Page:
• Mon
  • Dec 22, 2014
  • Updated: 10:28pm

Axe looms for businesses after three decades

PUBLISHED : Monday, 18 July, 2011, 12:00am
UPDATED : Monday, 18 July, 2011, 12:00am
 

In an alley hidden in the heart of Kwun Tong, the future of about 30 small businesses facing redevelopment is up in the air, with owners feeling that they have been deprived of the compensation they deserve.

While hundreds of licensed hawkers and shop owners in the neighbourhood have been promised relocation or cash compensation by the Urban Renewal Authority, the businesses in Yan Shun Lane complain that the URA has forgotten them - even though they are also affected by what is the largest redevelopment project planned by the authority.

Officials said these makeshift shops - which had existed for more than three decades - occupied government land and were therefore not entitled to compensation. But the businesses said the shops were built with their own hands and money.

Leung Kam-hung runs one of the few, if not the only, pigeon shops in the city since he bought the store with his family for HK$200,000 in 1979. The shop, built with bricks and metal sheets, sells pigeons that Leung imports from Europe, with some cross-bred by himself. He has patrons interested in pigeon racing on the mainland.

'I've played with pigeons here since I was 14. Now I'm almost 50. Now this place is going to be cleared and no one has told me what to do. I feel really lost.' He said he would prefer continuing his business in another place rather than receiving cash.

According to the shopkeepers in the lane, the cluster was formed in the 1960s and '70s, when hawkers dotted the streets in Kwun Tong as well as the rest of the city.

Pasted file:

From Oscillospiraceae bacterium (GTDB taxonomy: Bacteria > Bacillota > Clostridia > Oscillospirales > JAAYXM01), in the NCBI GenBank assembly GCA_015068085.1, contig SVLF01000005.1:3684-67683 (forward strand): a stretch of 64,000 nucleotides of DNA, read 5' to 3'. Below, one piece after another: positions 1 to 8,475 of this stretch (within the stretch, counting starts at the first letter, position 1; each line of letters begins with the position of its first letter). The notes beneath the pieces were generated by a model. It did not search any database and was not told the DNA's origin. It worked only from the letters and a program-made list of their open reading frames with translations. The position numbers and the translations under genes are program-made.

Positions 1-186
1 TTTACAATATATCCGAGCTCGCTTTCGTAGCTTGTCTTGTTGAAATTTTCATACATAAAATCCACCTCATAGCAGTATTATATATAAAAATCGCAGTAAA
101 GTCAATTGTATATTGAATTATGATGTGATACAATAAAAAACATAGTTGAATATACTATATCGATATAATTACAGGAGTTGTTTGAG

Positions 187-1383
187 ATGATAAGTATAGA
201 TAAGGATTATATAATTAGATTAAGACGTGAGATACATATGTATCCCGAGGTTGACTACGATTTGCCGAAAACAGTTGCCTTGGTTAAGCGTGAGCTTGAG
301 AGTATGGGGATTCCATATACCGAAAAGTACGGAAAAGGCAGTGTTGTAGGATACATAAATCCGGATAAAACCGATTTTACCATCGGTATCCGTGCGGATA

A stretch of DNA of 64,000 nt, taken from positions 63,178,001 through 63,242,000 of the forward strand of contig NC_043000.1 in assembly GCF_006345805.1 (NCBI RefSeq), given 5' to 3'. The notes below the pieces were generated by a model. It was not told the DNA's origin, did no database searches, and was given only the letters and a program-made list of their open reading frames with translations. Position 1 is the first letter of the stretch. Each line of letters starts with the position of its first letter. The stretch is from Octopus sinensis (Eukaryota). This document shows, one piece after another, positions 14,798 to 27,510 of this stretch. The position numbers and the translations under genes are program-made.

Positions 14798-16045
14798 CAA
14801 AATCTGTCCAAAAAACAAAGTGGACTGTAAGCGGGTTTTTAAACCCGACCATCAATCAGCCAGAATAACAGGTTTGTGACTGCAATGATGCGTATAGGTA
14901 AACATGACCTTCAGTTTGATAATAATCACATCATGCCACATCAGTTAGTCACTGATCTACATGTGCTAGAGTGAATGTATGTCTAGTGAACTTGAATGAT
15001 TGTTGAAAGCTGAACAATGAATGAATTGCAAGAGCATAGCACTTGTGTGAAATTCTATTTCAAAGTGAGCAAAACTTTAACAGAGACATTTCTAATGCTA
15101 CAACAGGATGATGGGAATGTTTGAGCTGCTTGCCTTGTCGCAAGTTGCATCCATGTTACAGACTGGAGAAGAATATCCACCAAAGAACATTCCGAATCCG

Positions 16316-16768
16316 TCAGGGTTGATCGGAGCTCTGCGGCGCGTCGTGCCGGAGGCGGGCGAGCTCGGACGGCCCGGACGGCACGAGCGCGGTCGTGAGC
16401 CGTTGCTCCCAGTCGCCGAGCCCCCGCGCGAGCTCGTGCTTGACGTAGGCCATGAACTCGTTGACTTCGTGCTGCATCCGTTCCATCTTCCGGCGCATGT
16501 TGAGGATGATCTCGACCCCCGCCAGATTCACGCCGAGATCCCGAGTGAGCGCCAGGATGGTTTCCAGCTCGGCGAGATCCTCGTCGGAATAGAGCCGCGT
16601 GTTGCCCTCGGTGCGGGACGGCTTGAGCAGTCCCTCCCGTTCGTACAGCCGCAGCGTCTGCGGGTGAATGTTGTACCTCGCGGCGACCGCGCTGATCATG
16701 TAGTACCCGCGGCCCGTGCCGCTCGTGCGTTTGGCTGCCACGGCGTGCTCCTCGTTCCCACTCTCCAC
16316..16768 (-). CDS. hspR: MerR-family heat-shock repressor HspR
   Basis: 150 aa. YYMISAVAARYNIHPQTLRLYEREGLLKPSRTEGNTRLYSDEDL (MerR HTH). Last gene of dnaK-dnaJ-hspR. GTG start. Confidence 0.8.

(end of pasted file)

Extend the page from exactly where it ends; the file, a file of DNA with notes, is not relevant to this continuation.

The government then cracked down on hawkers to improve streetscapes. Some vendors escaping the raids moved into this back alley and built makeshift shops.

While other hawkers moved into two government-designated marketplaces nearby, the people in Yan Shun Lane were not granted hawker licences, since they were not regarded as mobile vendors.

But officials, tending to see them as squatters, tolerated them for years, until a redevelopment plan came up.

Now these 30 businesses have become an unresolved problem for the renewal project.

The URA project has to relocate 1,788 families and will yield 2,000 new flats by 2019. The URA has so far acquired 88 per cent of property ownerships in the redevelopment area.

While those on the two government marketplaces will be relocated to a bazaar in the future development, which was a URA initiative to preserve local character, the Yan Shun Lane stalls will be excluded.

Lau Chun-mui, 83, who has runs his one-man hair salon in Yan Shun Lane since the 1970s, said: 'I know from the news there have been court cases in which a person has the right to stay on a piece of land if the owner has not used it for a long time. Don't think I'm stupid.'

A URA spokesman said it had not offered compensation for Yan Shun Lane businesses as they were occupants without legal status.

'We are in discussions with the Food and Environmental Hygiene Department and Lands Department in the hope of finding a solution for the businesses,' he said, adding that there would be no clearance action in the lane for the time being.

Nelson Chan Wah-yu, leading an urban-renewal task force under the Kwun Tong District Council, said people in Yan Shun Lane had all their living tied to the place and the URA should take care of them.

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